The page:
The lagniappe lunch water bottles is an issue that has resulted in only one email, and this is the one the students were most forgiving of. It is a new rule stating that we must pay $.50 for each bottle of water we take if we do not order a lunch because it is costing the school an extra $4,500. “I think that his decision about the water bottles is justified, and he has the right to enforce that rule. He asked politely and respectfully which is a lot more than some other Deans of Students would do. I think people need to lay off him a bit,” thinks Lauren Franques (junior), and “I believe his email about the water bottles was reasonable, but I think even just a third of someone’s tuition would cover the costs,” comments Luke Guidry (junior). Mrs. Acevedo (Spanish teacher) said, “If people are just taking the water, someone has to pay for it, so you guys really should pay for it.” These are all great opinions, but something about Luke’s really caught my attention. Each student already pays a very high tuition price for admittance into the school, and many students don’t see why they should have to pay extra for the necessity for water. However, there are water fountains set up around campus, but several students claim that the water tastes too metallic for their liking.

I asked several students on what their overall thoughts on the emails were also. Will Frentz (junior) says, “Amidst a day of darkness I find salvation in only one thing… Crispy’s email subject lines.” Lauren Franques (junior) says, “I think that any way he addresses the student body will be mocked because of the nature of his position and this school, but yeah they’re pretty funny.” Avery Lege (senior) says, “I don’t take them seriously at all, but they make me laugh,” proving that the emails provide comedic relief for stressed students. Junior Jack Bradley’s take on the emails is, “We haven’t had rules like this before, and everyone is kind of freaking out because of them.” He is not wrong. Before Mr. Dardar took over discipline, our students never saw many rules and few disciplinary actions for the ones who needed it. However, Lauren said it best. No matter what Mr. Dardar says, his emails will get made fun of strictly because he is sending them. High school students have always meme’d on their school authorities, so this is not uncommon.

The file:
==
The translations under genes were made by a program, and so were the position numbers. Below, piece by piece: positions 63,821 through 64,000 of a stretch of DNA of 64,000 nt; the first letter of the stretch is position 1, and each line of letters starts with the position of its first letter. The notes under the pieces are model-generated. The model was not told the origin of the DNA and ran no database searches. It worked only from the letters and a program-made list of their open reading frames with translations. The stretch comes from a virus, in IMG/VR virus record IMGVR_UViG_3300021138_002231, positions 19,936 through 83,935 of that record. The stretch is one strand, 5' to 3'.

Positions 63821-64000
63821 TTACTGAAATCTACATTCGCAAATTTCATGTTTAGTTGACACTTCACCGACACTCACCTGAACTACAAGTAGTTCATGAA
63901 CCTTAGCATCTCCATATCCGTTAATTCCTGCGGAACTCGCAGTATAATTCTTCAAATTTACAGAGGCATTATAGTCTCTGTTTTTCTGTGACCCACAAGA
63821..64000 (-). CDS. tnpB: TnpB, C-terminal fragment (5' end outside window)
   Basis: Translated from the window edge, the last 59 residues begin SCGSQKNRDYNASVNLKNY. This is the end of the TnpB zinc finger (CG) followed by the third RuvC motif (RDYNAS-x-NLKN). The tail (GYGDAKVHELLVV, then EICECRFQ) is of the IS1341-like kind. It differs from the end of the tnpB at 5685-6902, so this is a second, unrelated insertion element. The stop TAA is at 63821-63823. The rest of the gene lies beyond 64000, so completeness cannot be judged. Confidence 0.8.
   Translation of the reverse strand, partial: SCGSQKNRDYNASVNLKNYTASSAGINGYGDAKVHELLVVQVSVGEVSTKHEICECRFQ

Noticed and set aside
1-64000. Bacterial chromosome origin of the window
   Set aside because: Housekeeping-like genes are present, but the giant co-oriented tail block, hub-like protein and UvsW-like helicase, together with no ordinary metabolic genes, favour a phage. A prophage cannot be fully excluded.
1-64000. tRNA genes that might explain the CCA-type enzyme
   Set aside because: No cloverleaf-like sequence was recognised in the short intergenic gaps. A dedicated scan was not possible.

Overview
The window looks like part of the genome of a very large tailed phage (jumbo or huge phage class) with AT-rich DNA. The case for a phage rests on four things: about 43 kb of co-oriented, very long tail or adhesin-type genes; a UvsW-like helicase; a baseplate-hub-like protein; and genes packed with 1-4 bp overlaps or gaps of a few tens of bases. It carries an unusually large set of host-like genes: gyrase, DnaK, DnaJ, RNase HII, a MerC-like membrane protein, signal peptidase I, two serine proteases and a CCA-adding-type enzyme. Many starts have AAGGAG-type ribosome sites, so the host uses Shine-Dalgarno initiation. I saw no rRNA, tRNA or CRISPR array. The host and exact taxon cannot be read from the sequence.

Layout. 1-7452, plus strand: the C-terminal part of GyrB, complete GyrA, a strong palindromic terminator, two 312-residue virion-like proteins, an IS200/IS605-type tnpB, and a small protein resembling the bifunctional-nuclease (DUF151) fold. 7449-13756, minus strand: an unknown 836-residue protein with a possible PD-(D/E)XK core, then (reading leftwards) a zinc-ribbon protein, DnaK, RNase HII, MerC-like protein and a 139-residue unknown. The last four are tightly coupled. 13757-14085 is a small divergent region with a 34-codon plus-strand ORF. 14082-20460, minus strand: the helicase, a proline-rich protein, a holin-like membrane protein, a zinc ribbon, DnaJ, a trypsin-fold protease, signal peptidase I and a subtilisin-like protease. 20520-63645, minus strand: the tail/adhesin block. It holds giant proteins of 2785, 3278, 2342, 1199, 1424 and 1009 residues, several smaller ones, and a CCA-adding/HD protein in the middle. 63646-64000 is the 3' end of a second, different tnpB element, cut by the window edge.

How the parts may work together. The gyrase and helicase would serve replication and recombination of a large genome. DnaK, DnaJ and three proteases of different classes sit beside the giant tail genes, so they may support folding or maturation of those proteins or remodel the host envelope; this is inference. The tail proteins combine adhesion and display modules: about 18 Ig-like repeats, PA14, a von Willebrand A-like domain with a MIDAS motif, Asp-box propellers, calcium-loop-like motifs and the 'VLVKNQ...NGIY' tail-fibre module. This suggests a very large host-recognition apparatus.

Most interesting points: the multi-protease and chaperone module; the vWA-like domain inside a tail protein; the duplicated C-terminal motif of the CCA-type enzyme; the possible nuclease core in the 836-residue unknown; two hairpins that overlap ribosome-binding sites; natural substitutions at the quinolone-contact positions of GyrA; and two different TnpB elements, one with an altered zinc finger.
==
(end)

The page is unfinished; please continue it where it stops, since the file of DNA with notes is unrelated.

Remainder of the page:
Finally, I asked Mr. Dardar how he thinks his emails are affecting the student body and he said, “I think they’re giving the students motivation and brightening their day each time.” I am not sure if “motivation” was the correct word to use, but they definitely spark some kind of flame into the student body, which is something everyone can be sure of.

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5 Comments

5 Responses to “Are the Dardar Emails Picture Perfect?”

  1. Marielissa Perez on August 31st, 2018 8:23 am

    What a piece. True art, so proud.

  2. Graci Hargrave on August 31st, 2018 9:13 am

    thank you 🙂

  3. Bryce Douglas on August 31st, 2018 9:35 am

    This article is the only tea I want. Wig was snatched.

  4. Granny Cheryl on August 31st, 2018 10:09 am

    Wonderful piece submitted by my granddaughter!
    Love love love her!

  5. Beth Guidry on August 31st, 2018 11:23 am

    In the spirit of Harvard’s Lampoon, I find this article radically enlightening. Positive journalism at its finest! Dilly Dilly!

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Are the Dardar Emails Picture Perfect?